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Britain Can Create Sustainable Railways



Yesterday Rail Minister Claire Perry put forward her vision for a sustainable railway in Britain. She discussed the idea of sustainable stations, battery storage solutions to power trains and community railways. Her speech also included the launch of the Rail Safety and Standards Board’s Sustainable Development Principles 2016.

Claire Perry, Rail Minister, said: “This morning I want to address a subject that perhaps isn’t currently receiving the attention it deserves. And that is the subject of sustainability.

“In recent years, we’ve talked a lot about investment, capacity and connectivity. And rightly so – there’s a huge amount happening in rail under each of those themes. But I believe our job to revitalise Britain’s railways isn’t finished until have a railway that is not just high-capacity and well-connected, but a railway that is also sustainable. So I want to set out what I take sustainability to mean in the context of rail, and why it is important.

“First, then – what is a sustainable railway? To my mind, the answer is clear. It’s a railway that is fit for the future. One that helps solve the environmental challenges we face, rather than contributing to them It’s a railway that is properly connected to the communities it serve and it’s a railway that has invested in the workforce it needs for the decades ahead.

“So, first, let me talk about how our railway can best meet the environmental challenges we face. When I speak to my rail counterparts, from everywhere from Canada to Egypt to Taiwan, they talk about environmental sustainability as the driving reason for their investment in rail. They see railways as a way of tackling congestion and improving our air quality. But in this country, talking in those terms is less common.

“That’s a real missed opportunity, because there’s so much for us to be proud about. We are one of the greenest transport modes, and we are getting greener. Right now we are on target to reduce per-passenger kilometre carbon emissions by 37% between 2014 and 2019. We need to talk about these successes more. But our words must be matched with continuing activity.

“Let’s carry on making our new trains ever-lighter and more efficient. The new class 700 trains for Thameslink, for example, will be 20% lighter than the existing fleet and will use a third less energy.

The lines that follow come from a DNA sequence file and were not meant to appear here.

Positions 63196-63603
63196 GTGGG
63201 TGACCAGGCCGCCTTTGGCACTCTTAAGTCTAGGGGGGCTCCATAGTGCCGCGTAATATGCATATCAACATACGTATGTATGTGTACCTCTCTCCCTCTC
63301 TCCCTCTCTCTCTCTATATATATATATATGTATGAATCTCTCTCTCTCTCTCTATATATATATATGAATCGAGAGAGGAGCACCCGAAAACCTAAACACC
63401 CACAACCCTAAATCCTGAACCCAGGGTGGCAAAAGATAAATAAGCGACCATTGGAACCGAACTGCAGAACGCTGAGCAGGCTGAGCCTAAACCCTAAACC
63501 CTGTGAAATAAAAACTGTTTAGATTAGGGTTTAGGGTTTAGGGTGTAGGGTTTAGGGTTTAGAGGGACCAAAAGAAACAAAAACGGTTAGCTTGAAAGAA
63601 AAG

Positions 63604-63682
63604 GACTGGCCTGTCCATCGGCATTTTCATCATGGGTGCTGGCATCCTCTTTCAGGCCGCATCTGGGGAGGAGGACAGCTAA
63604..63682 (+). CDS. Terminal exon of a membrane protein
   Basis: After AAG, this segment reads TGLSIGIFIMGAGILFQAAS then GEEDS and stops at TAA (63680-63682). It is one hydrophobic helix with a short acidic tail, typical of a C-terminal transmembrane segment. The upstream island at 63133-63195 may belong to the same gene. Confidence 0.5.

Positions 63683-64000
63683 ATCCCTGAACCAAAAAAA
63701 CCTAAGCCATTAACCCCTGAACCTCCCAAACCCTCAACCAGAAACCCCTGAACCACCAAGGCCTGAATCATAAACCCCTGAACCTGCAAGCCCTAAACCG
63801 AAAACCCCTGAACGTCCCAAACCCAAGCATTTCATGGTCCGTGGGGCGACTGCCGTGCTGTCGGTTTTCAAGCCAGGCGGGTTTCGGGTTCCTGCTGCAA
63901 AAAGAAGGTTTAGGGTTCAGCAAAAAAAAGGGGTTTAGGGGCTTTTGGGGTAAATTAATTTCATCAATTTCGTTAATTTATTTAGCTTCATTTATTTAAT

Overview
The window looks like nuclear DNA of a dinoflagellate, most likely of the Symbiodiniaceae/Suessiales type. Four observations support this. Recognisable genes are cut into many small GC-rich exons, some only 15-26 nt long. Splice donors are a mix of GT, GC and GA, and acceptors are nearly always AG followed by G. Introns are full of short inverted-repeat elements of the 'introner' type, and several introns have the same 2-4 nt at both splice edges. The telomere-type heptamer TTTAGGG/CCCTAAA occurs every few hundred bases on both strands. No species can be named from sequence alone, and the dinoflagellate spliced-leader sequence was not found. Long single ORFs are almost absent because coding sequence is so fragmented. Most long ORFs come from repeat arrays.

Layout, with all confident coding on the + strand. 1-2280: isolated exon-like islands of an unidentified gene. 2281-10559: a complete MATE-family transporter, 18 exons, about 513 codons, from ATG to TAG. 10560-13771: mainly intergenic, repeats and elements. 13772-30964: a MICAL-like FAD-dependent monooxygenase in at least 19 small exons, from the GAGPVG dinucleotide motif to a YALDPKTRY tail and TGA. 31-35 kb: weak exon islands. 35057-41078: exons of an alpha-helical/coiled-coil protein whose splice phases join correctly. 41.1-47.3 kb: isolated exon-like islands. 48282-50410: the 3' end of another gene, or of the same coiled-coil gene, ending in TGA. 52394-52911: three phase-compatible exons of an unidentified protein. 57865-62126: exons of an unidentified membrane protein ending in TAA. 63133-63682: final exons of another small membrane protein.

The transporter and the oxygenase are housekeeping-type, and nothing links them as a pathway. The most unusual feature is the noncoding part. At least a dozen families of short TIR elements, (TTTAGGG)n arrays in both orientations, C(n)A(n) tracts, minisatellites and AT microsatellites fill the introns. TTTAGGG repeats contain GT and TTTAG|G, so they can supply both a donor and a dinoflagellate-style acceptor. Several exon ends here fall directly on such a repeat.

“And I don’t agree with those who say that because some stretches of our rail network are not currently being electrified, we will never have a rail network without diesel trains. I can see a future in which all-electric trains can run on non-electrified track by switching to battery power.

“Last year my department sponsored the trial of a battery powered Class 379 train in Essex. We demonstrated that battery technology is able to power a train reliably. Yes, we need the range to improve. But longer-lasting batteries are the holy grail of industry the world over, so the technology will mature sooner than we expect, and I am working with colleagues in DECC to see how government investment in battery storage solutions for renewable energy can be applied to improving battery train ranges.

Our stations, too, can make their contribution to sustainability. Take Blackfriars; it’s a stunning symbol of a modern railway but too-few people know that it is also a sustainable structure Blackfriars’s roof’s 23 tennis-courts-worth of solar panels provide up to 50% of the station’s energy; enough to heat 80,000 cups of tea a day.

“Very few buildings have expanses of roof like our stations do, and they are often perfect for installing solar panels. Imagine if all our stations used their roofs in this way.

“I believe there’s a real opportunity for rail freight to contribute to sustainability, too. One of the greatest challenges of our age is the emission of particulate matter from vehicles. This is not just a problem for future generations or far-away places. Particulates are here now, on our streets, already shortening lives and one of the key contributors is road freight and the need to bring goods from out-of-town distribution centres into city centres.

“Yet our rail lines already reach into stations located in the heart of the city. Imagine if we could run electric freight trains into stations outside peak hours or run passenger trains that can be partly converted to carry freight. Goods could be offloaded onto electric vehicles, for distribution across the city. Let’s set ourselves the challenge of investing in new freight technology and joined up logistics.

“These are just a few ideas for creating a railway that meets our environmental challenges, rather than contributing to them. If we are to achieve our sustainability goals, we need to design them into policies, procurement and operations right from the start.

“So today I am delighted to launch the Rail Safety and Standards Board’s Sustainable Development Principles 2016. The previous edition set the standard for the industry. We recently started including the principles in franchise competitions, where they have prompted bidders to increase energy efficiency of stations and trains and to reduce waste. But we want to take these refreshed principles further. From now on, they will form an important part of all future rail franchises and in doing so they should have an effect throughout the whole industry.